Sunday, June 30, 2013

Jun 30 (1864) Yosemite Preserved for the Public: "The holiest ground the heart of man has consecrated"

The Hetch-Hetchy meadow in 1913, before reservoir construction began
Hetchy-Hetchy meadow before dam construction in 1913
On this day in 1864, President Lincoln signed a bill that preserved Yosemite Valley in California for public use, a precursor to the national park system. In the second half of the 19th century, naturalists like John Muir fought for greater conservation, in part because of Niagra Falls. In 1864, Niagra Falls was so dominated by commercialism and industrialization that sightseers had to pay even for a glimpse.

In 1906, in a letter to President Roosevelt, Muir wrote his concern for the proposal to dam the Hetch-Hetchy valley in Yosemite. Muir discredited the argument made by banker and senator James D. Phelan that converting  Hetch-Hetchy into a reservoir will simply mean transforming it into a lake instead of a meadow.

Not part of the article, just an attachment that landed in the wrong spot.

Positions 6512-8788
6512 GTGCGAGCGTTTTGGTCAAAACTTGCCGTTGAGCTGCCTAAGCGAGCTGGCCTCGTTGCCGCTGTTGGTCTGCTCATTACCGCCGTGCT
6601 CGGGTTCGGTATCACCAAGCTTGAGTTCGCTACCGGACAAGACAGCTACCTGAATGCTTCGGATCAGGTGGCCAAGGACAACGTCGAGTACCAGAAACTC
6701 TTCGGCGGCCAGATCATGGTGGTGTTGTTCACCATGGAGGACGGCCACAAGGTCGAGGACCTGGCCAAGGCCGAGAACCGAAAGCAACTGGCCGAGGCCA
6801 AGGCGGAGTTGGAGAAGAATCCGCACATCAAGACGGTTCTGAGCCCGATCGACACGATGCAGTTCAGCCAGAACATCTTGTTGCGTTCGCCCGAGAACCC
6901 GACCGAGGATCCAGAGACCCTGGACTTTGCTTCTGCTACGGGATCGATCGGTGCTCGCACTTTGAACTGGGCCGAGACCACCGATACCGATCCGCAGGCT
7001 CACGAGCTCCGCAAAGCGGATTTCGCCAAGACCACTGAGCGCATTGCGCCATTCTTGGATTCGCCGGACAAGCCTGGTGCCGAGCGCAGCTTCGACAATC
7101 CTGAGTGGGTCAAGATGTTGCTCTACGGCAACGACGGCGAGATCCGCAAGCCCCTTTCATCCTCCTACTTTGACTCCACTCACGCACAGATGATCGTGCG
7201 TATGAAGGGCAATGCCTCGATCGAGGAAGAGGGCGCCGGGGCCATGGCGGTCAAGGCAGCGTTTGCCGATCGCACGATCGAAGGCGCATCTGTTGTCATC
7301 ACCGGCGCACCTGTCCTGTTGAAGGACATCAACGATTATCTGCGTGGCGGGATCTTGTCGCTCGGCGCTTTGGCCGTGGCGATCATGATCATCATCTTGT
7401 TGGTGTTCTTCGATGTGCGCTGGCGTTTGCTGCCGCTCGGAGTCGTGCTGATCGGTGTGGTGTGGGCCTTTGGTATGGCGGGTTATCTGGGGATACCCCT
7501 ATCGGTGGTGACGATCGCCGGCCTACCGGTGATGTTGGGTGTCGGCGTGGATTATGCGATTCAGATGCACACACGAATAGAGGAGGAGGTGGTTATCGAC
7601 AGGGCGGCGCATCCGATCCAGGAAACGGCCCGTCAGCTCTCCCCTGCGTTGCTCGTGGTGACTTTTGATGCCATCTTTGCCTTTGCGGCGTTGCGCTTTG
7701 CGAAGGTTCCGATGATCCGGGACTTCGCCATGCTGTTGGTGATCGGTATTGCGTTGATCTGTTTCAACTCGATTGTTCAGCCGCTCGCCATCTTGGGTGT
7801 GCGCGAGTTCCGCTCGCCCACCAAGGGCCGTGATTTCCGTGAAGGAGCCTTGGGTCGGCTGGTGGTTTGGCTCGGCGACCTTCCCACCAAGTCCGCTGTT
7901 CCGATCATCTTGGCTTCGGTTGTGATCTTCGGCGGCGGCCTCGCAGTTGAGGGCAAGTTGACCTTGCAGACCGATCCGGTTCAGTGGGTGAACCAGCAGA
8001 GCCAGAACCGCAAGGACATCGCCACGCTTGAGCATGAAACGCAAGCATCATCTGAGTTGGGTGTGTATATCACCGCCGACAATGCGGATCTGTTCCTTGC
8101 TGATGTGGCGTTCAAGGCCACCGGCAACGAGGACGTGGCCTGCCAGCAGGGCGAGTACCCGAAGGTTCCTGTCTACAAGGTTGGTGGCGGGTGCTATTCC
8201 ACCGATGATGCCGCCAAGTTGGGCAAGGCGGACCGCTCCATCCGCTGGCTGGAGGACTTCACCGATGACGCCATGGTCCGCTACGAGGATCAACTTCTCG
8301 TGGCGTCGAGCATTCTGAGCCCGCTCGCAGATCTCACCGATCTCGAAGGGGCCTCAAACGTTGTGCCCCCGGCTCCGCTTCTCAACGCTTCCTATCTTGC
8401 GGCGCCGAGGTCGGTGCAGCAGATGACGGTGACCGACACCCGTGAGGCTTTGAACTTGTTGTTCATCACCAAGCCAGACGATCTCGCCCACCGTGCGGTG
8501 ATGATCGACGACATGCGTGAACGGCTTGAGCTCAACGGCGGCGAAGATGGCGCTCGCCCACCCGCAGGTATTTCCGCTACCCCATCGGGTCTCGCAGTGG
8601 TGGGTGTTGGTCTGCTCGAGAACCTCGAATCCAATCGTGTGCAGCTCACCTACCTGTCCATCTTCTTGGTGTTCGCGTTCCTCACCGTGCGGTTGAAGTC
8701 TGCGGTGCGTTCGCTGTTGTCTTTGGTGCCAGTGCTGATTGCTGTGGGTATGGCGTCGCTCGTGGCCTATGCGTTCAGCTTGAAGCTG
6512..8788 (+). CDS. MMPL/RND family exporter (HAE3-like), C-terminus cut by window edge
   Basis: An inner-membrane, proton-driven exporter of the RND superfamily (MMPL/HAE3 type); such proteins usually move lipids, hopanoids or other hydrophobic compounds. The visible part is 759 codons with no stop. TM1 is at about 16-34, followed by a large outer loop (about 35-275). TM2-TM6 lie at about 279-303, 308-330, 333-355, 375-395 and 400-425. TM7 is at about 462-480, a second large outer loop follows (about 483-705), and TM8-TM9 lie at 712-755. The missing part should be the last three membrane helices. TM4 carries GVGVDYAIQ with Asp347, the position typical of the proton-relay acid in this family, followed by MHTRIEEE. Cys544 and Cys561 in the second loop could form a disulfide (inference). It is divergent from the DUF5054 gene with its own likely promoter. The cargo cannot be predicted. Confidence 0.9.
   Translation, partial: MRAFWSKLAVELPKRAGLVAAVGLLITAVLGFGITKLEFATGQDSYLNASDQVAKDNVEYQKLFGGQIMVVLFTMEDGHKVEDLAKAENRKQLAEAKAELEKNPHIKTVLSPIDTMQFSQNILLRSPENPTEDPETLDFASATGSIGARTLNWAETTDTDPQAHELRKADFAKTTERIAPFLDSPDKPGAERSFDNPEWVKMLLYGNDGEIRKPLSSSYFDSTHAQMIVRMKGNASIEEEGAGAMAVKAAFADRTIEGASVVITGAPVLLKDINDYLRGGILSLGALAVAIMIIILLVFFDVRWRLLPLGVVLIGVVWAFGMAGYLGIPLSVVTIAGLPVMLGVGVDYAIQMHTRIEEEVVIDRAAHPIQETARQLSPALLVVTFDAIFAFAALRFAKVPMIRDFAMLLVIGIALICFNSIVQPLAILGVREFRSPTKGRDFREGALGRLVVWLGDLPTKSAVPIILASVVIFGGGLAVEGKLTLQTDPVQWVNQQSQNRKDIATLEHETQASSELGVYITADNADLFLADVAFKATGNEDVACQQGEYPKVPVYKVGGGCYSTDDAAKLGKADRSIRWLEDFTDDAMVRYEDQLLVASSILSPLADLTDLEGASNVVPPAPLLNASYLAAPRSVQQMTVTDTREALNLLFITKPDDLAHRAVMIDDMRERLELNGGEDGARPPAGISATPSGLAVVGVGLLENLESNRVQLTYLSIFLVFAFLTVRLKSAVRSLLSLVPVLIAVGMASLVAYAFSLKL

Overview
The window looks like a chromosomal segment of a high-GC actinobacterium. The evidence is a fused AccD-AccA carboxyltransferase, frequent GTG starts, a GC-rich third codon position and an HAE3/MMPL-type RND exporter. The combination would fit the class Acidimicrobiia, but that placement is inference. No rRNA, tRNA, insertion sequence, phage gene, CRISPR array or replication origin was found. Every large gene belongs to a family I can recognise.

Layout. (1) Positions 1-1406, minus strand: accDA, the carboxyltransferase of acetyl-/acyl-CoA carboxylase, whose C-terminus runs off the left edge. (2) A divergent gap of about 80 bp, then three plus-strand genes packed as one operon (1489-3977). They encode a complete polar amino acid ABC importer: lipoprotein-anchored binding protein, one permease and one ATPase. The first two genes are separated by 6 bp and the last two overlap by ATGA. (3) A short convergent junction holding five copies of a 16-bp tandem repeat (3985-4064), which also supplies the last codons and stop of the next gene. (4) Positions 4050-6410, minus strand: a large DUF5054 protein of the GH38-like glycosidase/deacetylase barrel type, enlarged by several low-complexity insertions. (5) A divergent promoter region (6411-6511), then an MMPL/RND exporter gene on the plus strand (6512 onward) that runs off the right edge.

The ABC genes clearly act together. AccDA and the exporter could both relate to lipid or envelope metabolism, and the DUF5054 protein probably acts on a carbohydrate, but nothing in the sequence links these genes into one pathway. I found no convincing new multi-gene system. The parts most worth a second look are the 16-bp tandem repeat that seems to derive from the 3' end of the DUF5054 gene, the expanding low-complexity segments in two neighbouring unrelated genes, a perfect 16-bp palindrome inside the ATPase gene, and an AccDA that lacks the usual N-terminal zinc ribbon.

"But Hetch-Hetchy is not a meadow: it is a Yosemite Valley. These sacred mountain temples are the holiest ground that the heart of man has consecrated and it behooves us all faithfully to do our part in seeing that our wild mountain parks are passed unspoiled to those who comes after us, for they are the natural properties in which every man has a right and an interest. 

I pray therefore that the people of California be granted time to be heard before this reservoir question is decided...What the public opinion of the world would be may be guessed by the case of the Niagra Falls."



Hetch-Hetchy in 2006
Hetch-Hetchy "lake" in 2005
Further Reading
The Life and Letters of John Muir
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Flannery O'Connor

You shall know the truth and the truth shall make you odd.